Robots and drones have long tackled tasks that are dangerous for humans, and now they can add another item to the list – exploring the waters under the ice shelf in Antarctica.
A team from New Zealand startup Boxfish Research completed a five-week stay in Antarctica, assisting Dr. Regina Eisert and a research team from the University of Canterbury. The research team was participating in the Antarctic Top Predator program, with the goal of studying and capturing footage of the Orca and Minke whales as they congregated in the ice channel that resupplies the McMurdo research station.
Robotics Business Review recently spoke with King about the journey to Antarctica and the lessons learned for using underwater drones in harsh conditions.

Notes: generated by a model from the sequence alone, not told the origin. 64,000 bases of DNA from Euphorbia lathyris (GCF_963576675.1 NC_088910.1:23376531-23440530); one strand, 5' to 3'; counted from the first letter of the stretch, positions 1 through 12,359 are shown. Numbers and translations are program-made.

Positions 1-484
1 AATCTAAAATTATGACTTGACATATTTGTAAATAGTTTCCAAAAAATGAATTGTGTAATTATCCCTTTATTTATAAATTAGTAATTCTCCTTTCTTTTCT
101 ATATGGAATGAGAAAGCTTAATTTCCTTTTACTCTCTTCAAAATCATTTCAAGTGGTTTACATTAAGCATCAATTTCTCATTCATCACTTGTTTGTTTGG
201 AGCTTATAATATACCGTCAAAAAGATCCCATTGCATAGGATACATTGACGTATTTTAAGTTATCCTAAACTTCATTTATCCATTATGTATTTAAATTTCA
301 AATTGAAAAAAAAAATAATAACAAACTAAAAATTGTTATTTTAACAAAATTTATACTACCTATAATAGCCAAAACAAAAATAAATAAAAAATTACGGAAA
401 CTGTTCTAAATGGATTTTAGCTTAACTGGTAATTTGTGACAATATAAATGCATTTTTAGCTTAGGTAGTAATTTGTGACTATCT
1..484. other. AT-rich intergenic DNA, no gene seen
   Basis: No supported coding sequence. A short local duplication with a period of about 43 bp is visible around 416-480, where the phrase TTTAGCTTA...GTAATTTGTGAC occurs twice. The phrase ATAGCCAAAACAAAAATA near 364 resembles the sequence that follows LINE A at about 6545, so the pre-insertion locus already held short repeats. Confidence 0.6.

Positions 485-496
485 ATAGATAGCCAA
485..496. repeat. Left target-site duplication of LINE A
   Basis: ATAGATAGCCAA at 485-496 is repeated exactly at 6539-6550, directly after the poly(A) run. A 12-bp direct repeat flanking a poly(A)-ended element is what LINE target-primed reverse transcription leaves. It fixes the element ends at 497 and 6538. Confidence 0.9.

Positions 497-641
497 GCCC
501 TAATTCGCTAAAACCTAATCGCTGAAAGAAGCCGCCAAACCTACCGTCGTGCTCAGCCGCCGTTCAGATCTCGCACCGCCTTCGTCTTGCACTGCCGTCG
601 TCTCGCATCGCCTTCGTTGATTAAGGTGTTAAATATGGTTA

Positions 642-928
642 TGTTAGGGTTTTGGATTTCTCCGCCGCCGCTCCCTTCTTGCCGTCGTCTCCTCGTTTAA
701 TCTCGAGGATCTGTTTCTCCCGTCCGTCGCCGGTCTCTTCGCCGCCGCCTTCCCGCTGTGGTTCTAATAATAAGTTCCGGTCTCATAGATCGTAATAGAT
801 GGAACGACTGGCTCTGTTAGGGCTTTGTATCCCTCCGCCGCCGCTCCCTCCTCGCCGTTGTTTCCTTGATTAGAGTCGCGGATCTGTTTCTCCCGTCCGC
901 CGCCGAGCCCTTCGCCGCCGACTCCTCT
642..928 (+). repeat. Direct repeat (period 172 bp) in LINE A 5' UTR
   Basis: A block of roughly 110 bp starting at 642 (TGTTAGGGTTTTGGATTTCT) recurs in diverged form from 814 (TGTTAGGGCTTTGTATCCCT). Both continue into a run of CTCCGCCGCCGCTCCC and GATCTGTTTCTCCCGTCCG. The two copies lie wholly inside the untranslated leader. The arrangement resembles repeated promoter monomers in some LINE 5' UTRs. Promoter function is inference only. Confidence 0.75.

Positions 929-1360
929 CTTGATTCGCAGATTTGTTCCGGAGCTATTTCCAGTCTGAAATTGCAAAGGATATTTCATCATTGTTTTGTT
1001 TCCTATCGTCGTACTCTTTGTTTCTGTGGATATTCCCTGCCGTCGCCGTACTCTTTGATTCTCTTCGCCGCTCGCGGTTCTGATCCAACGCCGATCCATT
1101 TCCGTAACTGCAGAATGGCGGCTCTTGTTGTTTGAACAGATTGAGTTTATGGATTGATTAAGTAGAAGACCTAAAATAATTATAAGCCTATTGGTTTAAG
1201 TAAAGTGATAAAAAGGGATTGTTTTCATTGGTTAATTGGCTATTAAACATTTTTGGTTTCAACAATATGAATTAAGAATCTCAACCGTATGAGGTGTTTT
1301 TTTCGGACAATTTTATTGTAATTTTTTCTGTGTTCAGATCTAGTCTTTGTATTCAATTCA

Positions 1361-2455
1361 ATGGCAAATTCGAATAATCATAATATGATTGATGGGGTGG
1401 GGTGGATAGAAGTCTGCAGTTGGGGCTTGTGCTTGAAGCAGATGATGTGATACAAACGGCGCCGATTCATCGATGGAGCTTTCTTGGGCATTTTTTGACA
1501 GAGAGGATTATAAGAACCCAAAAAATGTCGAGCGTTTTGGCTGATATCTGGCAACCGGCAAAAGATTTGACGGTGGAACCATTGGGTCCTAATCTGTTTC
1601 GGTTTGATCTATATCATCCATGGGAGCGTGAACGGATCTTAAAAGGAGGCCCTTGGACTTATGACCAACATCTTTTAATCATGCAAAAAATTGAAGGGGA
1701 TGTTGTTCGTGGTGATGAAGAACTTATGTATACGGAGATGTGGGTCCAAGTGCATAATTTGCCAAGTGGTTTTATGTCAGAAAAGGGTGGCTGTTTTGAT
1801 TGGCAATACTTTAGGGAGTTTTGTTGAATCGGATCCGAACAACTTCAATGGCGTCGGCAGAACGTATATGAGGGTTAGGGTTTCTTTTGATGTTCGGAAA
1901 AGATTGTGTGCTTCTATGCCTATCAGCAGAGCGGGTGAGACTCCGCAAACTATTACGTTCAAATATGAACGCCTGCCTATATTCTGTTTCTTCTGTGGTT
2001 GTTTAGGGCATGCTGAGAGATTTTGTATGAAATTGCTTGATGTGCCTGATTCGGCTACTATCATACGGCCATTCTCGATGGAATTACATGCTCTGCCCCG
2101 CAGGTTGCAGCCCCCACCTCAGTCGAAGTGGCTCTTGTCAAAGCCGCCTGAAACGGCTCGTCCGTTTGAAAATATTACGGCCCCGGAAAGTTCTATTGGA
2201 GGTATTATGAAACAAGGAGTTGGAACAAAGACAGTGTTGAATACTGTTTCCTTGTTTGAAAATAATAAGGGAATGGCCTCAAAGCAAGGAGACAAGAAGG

Origins of the project
Q: Give us a quick background on how this all started and how Boxfish Research got involved in the project.
King: Boxfish Research is a premium mini-RV manufacturer located in New Zealand. We make an ultra-maneuverable underwater drone that is specifically designed for working in tough conditions and capturing ultra-high-definition video, with cinema quality. One of the scientific researchers, Dr. Regina Eisert got in touch with us about how she could get some of our equipment down there. We came to an arrangement to collaborate on the project so I could join the team and be on the ground down there in Antarctica.
Q: What were they hoping to get out of the project from using the drone? Was it just video, or other types of data?